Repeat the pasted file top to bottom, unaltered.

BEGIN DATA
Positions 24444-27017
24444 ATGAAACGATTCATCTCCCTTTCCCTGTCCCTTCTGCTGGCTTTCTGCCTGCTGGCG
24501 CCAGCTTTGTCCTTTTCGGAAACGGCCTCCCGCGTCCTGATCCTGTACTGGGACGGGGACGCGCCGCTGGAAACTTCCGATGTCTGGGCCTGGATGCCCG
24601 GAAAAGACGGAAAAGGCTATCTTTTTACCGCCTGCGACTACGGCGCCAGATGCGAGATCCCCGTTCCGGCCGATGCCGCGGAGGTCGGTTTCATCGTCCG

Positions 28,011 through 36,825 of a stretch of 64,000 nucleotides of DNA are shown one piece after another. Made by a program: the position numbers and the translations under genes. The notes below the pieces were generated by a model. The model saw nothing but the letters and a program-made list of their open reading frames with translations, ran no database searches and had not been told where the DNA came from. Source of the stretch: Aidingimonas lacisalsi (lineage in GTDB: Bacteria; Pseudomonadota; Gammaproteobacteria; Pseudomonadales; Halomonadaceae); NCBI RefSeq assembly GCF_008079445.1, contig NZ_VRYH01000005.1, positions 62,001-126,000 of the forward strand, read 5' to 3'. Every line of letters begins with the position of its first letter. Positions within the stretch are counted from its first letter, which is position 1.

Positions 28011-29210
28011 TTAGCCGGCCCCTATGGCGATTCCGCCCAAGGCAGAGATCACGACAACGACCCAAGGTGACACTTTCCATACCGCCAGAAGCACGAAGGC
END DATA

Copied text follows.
Positions 24444-27017
24444 ATGAAACGATTCATCTCCCTTTCCCTGTCCCTTCTGCTGGCTTTCTGCCTGCTGGCG
24501 CCAGCTTTGTCCTTTTCGGAAACGGCCTCCCGCGTCCTGATCCTGTACTGGGACGGGGACGCGCCGCTGGAAACTTCCGATGTCTGGGCCTGGATGCCCG
24601 GAAAAGACGGAAAAGGCTATCTTTTTACCGCCTGCGACTACGGCGCCAGATGCGAGATCCCCGTTCCGGCCGATGCCGCGGAGGTCGGTTTCATCGTCCG

Positions 28,011 through 36,825 of a stretch of 64,000 nucleotides of DNA are shown one piece after another. Made by a program: the position numbers and the translations under genes. The notes below the pieces were generated by a model. The model saw nothing but the letters and a program-made list of their open reading frames with translations, ran no database searches and had not been told where the DNA came from. Source of the stretch: Aidingimonas lacisalsi (lineage in GTDB: Bacteria; Pseudomonadota; Gammaproteobacteria; Pseudomonadales; Halomonadaceae); NCBI RefSeq assembly GCF_008079445.1, contig NZ_VRYH01000005.1, positions 62,001-126,000 of the forward strand, read 5' to 3'. Every line of letters begins with the position of its first letter. Positions within the stretch are counted from its first letter, which is position 1.

Positions 28011-29210
28011 TTAGCCGGCCCCTATGGCGATTCCGCCCAAGGCAGAGATCACGACAACGACCCAAGGTGACACTTTCCATACCGCCAGAAGCACGAAGGC